Fossil fuels hold their head high in the United States. Europe just became aware of it. The discovery and the commissioning of shale gas deposits attracted much interest, because they represented a technological challenge, but they had no major impact outside of the US. The construction of LNG terminals has recently been authorized and will allow the United States to become exporters. But evolution is slow. Meanwhile, several consequences will result from the emergence of unconventional oil.
Three large deposits were discovered and put into operation in 2006: Eagleford in Texas, Permian between Texas and Arizona, and Bakken in North Dakota. With great humour, Americans called this area the "Cowboyistan". In 2014, production reached 4.5 million barrels per day, more than Iran or Iraq. The reserves are considerable, and even higher than in most countries of OPEC. The threat that "unconventional" oil would place on those exporting countries inspired, according to some commentators, the decision of Saudi Arabia in November not to adjust downwards its production to keep prices to their past level at around $ 120 per barrel. The reality is more complex and this strategy may be lasting.
The geopolitical motivations were not foreign to the decision makers. The goal was to weaken Iran at a time when the religious rivalry between Shiites and Sunnis reached its climax. And Western countries - America in the lead - were not unhappy to sanction Russia at the same time. Oil prices were therefore divided by 2 in less than three months to the benefit of importing countries. All those considerations remain valid. Saudi Arabia, although it only partially offset the drop in resources from oil by increasing its production, is expected to maintain this line at the next OPEC summit in June. But does that weaken the new American producers? Nothing is less certain. The decline in current prices is primarily the result of an excess of supply over demand, contrary to what has been said about the "scarcity of natural resources", not to mention the theory of "peak oil". Thanks to advances in exploration and extraction techniques, we entered a lasting era of abundance of fossil fuels. This revival has taken off in the US and could be extended to many other areas.
Actually: geology was more decisive to the fall in prices than geopolitics. The drop should be sustainable despite the rebound in a month. And it does not deter new US producers to continue their conquest of the market. They have flexibility in operating the wells that you do not find in traditional deposits. This difference appears in the decisions taken by producers in recent months. Lower prices led initially to postpone projects in traditional sectors. Canada, Australia and Norway have announced investment cuts reaching tens of billions of dollars. The production of these fields has been delayed. But reserves exist and they will be exploited later.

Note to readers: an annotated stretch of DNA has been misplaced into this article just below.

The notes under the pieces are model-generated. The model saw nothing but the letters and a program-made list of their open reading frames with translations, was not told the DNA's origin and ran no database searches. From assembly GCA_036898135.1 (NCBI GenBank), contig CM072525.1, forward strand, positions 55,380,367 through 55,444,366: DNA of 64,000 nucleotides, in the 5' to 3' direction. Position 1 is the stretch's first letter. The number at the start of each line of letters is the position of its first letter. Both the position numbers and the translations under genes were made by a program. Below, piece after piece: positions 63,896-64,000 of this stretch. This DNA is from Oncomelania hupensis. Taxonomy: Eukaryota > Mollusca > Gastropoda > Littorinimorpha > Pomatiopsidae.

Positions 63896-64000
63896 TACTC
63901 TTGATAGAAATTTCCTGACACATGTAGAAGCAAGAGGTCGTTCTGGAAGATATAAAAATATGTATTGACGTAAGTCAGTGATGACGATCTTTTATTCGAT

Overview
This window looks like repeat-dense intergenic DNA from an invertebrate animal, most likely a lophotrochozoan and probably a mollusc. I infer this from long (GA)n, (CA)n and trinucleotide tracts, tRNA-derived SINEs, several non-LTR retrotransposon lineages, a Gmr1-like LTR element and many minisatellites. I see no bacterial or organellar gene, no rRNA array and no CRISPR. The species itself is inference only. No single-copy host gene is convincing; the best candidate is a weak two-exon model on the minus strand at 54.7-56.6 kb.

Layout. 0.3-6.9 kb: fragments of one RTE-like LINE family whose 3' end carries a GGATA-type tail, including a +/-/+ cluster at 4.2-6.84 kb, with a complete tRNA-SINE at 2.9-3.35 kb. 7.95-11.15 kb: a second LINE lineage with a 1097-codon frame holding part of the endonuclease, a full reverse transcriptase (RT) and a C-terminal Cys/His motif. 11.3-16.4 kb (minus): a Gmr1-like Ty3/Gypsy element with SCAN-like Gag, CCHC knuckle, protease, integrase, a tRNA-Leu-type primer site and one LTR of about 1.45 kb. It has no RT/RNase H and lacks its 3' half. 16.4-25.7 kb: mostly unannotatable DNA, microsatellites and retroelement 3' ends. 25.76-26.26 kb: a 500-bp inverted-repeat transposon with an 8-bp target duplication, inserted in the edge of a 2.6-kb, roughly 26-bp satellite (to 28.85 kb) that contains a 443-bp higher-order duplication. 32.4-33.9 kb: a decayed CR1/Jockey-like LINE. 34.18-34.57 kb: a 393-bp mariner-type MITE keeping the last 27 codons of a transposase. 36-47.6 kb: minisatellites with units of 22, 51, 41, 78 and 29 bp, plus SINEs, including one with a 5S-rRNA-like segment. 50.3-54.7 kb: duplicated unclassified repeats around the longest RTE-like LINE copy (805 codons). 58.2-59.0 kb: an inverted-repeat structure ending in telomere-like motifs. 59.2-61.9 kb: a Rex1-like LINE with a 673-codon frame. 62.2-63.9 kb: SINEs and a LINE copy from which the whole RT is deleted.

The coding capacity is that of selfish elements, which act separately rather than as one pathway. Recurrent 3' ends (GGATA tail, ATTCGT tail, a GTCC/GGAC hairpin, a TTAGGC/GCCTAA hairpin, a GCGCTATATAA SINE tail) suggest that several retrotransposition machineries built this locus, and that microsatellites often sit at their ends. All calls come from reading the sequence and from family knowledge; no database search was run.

The situation in the "Cowboyistan" is different. Since the beginning of the year, almost one third of the drills was stopped and the year production forecasts lie down slightly from the record of 2014. Hence, many commentators praised the success of the OPEC strategy. This is not justified for two reasons. First, the number of wells is not a relevant indicator because the production can vary greatly from one well to another and operators have logically started to close those that were less productive. Especially, if the ultimate objective is to raise prices, the current result is illusory because as soon as they will reach a certain threshold, unconventional deposits will be restarted. Thanks to rapid advances in new extraction techniques one considers that an operation is profitable when the price range is between 60 and 70 $ per barrel. This shows that prices are not likely to reach their past level.
The challenges that the new American producers are facing are different. The United States prohibits the export of crude oil extracted on their soil while refining capacity becomes saturated. The park was restructured in the past to treat heavy oil in Venezuela or particular product from oil deposits in Canada. 30% of refineries also belong to foreign groups that supply them with their own production. But, the oil produced in "Cowboyistan" is the contrary of "light" oil, suitable for processing into gasoline. This is an advantage, provided you have adequate refining tools. The real reason for the halt in the growth of unconventional oil, is that we can not produce more of it because exporting it is forbidden and refining capacity is saturated. Part of this surplus was added to the US strategic stocks, but this strategy is limited.
Producers are calling for the lifting of the ban that they consider as a sanction. Indeed it causes a difference of approximately 10% between the "brent" (the world rate) and the WTI (the US rate). Lifting the "ban" is therefore on the agenda. A bill has been introduced in the Senate, but it should be discussed after the presidential election. It is not certain that this will align up US prices with world prices, but it will give producers an opening to the world market. Meanwhile, the US refining system will be adapted to new market conditions, even if this process will be gradual and will take longer.
The evolution of world oil prices will therefore depend in the future, not from the choice of OPEC, but from the decisions to be taken by the United States. In any case, the feeling that currently prevails in the US is that a new era of abundance has just opened and that it is not limited to natural gas. The renewal of oil and gas will not be without effect on the performance of the US industry. Europe must prepare for it. By reducing the share of coal, it could also significantly contribute to the reduction of greenhouse gas emissions.